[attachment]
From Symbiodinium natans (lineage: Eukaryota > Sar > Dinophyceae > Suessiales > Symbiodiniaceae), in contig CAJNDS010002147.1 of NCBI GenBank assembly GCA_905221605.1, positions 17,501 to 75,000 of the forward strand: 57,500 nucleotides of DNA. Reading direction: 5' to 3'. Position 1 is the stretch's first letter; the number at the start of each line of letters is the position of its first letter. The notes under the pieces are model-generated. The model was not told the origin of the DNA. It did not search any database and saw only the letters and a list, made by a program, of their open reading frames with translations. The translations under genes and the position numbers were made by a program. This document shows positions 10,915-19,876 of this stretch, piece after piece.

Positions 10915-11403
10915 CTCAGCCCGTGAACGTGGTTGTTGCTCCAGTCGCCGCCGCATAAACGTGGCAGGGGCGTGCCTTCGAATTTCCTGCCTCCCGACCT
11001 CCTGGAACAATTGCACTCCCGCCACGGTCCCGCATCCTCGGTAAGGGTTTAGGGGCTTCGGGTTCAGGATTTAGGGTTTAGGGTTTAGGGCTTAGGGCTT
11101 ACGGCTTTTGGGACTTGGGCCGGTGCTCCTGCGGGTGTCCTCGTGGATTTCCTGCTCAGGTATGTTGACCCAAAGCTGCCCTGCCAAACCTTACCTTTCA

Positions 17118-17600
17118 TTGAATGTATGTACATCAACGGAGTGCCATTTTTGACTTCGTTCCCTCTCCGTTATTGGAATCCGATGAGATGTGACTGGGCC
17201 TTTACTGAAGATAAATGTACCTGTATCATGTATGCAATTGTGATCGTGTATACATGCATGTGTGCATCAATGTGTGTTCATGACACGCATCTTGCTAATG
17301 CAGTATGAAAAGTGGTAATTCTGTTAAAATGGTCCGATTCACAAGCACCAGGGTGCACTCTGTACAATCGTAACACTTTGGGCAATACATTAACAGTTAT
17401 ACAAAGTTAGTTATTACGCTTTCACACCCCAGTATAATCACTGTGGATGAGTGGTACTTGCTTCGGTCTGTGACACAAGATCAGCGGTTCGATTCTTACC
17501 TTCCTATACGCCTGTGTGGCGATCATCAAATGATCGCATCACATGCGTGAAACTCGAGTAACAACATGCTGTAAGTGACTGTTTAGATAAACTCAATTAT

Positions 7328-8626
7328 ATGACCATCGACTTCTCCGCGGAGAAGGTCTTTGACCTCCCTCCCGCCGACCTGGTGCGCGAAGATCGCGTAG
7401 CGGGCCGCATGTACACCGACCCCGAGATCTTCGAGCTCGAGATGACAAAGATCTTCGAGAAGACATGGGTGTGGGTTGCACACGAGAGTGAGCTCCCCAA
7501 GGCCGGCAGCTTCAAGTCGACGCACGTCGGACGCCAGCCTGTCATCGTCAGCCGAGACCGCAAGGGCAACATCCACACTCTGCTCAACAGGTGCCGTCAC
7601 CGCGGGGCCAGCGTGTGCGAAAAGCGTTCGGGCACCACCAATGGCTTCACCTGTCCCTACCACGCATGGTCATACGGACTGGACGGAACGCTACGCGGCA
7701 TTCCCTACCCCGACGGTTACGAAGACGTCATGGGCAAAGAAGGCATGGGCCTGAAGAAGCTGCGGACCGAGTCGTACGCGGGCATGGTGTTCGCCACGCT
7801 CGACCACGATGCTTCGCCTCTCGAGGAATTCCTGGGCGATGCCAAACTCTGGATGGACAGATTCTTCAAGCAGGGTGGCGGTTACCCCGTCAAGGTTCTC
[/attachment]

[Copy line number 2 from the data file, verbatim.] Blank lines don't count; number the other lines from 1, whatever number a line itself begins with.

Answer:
Positions 10915-11403